U.S. military leaders are continuing to maintain close contact with their counterparts in Pakistan despite the White House’s latest round of harsh economic sanctions against the South Asian nation.
Central Command chief Gen. Joseph Votel and Gen Qamar Javed Bajwa, head of Pakistan’s Army have remained in “continuous communication” in the weeks following the Trump administration’s announcement of plans to block millions in foreign aid and military support to Pakistan.
“We value mutual understanding of interests and concerns that we need to consider and might lead to a positive path forward,” command spokesman Col. John Thomas told Reuters Friday, regarding the current state of relations between the Pentagon and Islamabad.
His comments come days after Gen. Bajwa said his forces felt betrayed by their U.S. counterparts, due to the actions of the White House. Members of Pakistan’s National Security Council said the White House’s actions “were completely incomprehensible … [and] struck with great insensitivity at the trust between two nations built over generations, and negated the decades of sacrifices made by the Pakistani nation” in the war against extremism.
Pakistan has reportedly suspended intelligence sharing operations with the U.S. on militant groups based in the country, such as the Pakistani Taliban faction known as Tehrik-e-Taliban and the infamous Haqqani Network. Col. Thomas declined to comment on any reported suspension of operations between the two partner nations.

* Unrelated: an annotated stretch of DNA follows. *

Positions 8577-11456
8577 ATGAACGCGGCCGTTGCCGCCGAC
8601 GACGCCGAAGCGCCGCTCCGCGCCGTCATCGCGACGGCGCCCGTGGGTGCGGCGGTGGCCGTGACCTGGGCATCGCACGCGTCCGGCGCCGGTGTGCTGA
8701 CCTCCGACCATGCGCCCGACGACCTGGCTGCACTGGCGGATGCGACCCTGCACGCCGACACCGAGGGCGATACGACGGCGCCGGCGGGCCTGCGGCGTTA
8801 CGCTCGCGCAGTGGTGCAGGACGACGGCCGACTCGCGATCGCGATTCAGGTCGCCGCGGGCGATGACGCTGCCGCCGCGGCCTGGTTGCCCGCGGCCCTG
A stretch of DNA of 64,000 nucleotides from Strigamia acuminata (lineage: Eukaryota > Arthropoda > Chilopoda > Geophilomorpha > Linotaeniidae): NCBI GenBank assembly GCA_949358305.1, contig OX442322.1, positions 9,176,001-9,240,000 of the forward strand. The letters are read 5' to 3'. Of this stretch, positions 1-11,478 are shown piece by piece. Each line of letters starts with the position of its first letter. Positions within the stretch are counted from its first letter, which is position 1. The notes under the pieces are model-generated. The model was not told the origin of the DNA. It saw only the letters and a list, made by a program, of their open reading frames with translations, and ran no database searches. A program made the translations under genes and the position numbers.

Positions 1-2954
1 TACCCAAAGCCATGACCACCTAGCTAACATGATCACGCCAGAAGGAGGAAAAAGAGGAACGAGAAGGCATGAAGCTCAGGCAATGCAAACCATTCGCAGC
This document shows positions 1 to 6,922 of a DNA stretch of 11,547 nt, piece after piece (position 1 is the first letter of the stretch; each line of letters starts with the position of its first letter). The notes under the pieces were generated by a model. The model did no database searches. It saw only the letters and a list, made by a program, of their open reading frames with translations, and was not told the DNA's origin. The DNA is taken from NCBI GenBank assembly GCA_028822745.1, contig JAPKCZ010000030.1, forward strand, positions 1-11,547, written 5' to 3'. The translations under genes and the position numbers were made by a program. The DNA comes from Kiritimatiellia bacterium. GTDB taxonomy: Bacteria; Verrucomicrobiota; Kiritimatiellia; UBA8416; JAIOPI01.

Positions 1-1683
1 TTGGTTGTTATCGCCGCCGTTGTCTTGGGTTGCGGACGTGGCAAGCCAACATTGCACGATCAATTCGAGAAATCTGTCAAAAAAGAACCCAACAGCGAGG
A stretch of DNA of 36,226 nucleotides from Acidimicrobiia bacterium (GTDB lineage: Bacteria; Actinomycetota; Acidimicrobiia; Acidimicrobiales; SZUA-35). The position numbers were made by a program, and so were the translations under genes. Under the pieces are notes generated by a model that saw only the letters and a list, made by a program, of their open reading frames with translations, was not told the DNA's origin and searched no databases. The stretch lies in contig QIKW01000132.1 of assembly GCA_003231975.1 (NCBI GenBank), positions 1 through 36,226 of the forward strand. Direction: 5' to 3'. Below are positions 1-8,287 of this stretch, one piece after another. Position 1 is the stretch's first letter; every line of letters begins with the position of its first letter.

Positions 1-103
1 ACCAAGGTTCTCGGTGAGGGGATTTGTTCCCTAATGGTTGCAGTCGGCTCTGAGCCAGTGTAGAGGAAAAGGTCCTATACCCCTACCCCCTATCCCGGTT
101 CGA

The decision by command officials to continue military-to-military ties with Pakistan, in the wake of the Trump White House’s sanctions, is seen as a Pentagon attempt to keep Islamabad from shuttering critical American supply lines running through the country and into Afghanistan.
In 2008, Islamabad shut down overland supply routes through the Khyber Pass and other main thoroughfares along the Afghan-Pakistan border, in retaliation for an errant American airstrike that killed scores of Pakistani troops earlier that year. The lines were eventually reopened, but not until then Secretary of State Hillary Clinton issued a rare public apology for the strike.
Earlier this month, U.S. Ambassador to the United Nations Nikki Haley announced the plan to withhold millions in foreign assistance to Pakistan during a press briefing at U.N. headquarters in New York. During the briefing, Amb. Haley accused Islamabad of playing “a double game for years” with Washington over its selective support of certain Pakistani-based terror groups — such as the Haqqani Network.
Mr. Trump lashed out at Pakistan’s alleged support for extremists in a New Year’s Day tweet, saying the U.S. had “foolishly” given Pakistan more than $33 billion in aid and had gotten nothing in return but “lies & deceit,” alleging Islamabad’s involvement in providing “safe haven to the terrorists we hunt in Afghanistan.”
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